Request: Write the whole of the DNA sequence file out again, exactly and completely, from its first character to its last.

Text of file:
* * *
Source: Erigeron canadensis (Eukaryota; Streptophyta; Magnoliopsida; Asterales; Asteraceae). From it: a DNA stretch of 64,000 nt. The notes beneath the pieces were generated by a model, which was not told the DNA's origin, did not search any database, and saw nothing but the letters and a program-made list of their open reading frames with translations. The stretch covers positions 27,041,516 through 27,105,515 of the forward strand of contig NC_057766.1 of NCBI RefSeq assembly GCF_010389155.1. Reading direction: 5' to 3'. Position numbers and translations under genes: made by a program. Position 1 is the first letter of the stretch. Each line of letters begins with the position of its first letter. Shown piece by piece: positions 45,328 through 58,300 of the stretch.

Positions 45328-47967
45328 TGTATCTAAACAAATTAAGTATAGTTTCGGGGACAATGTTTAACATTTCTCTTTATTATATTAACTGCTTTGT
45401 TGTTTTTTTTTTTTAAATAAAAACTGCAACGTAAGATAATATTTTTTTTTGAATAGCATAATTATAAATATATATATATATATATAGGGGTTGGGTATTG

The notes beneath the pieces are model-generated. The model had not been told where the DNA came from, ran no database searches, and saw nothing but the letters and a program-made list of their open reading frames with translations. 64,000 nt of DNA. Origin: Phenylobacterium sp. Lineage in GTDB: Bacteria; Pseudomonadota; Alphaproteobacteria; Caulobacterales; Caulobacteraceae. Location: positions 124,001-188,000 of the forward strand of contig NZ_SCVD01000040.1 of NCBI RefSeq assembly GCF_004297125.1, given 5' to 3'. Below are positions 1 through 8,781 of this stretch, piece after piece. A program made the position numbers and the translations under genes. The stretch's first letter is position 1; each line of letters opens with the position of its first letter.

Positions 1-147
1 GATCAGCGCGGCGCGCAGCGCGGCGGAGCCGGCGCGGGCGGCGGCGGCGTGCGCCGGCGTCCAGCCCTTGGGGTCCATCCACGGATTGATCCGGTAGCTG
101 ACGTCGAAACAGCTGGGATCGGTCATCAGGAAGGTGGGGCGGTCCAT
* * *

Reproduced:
Source: Erigeron canadensis (Eukaryota; Streptophyta; Magnoliopsida; Asterales; Asteraceae). From it: a DNA stretch of 64,000 nt. The notes beneath the pieces were generated by a model, which was not told the DNA's origin, did not search any database, and saw nothing but the letters and a program-made list of their open reading frames with translations. The stretch covers positions 27,041,516 through 27,105,515 of the forward strand of contig NC_057766.1 of NCBI RefSeq assembly GCF_010389155.1. Reading direction: 5' to 3'. Position numbers and translations under genes: made by a program. Position 1 is the first letter of the stretch. Each line of letters begins with the position of its first letter. Shown piece by piece: positions 45,328 through 58,300 of the stretch.

Positions 45328-47967
45328 TGTATCTAAACAAATTAAGTATAGTTTCGGGGACAATGTTTAACATTTCTCTTTATTATATTAACTGCTTTGT
45401 TGTTTTTTTTTTTTAAATAAAAACTGCAACGTAAGATAATATTTTTTTTTGAATAGCATAATTATAAATATATATATATATATATAGGGGTTGGGTATTG

The notes beneath the pieces are model-generated. The model had not been told where the DNA came from, ran no database searches, and saw nothing but the letters and a program-made list of their open reading frames with translations. 64,000 nt of DNA. Origin: Phenylobacterium sp. Lineage in GTDB: Bacteria; Pseudomonadota; Alphaproteobacteria; Caulobacterales; Caulobacteraceae. Location: positions 124,001-188,000 of the forward strand of contig NZ_SCVD01000040.1 of NCBI RefSeq assembly GCF_004297125.1, given 5' to 3'. Below are positions 1 through 8,781 of this stretch, piece after piece. A program made the position numbers and the translations under genes. The stretch's first letter is position 1; each line of letters opens with the position of its first letter.

Positions 1-147
1 GATCAGCGCGGCGCGCAGCGCGGCGGAGCCGGCGCGGGCGGCGGCGGCGTGCGCCGGCGTCCAGCCCTTGGGGTCCATCCACGGATTGATCCGGTAGCTG
101 ACGTCGAAACAGCTGGGATCGGTCATCAGGAAGGTGGGGCGGTCCAT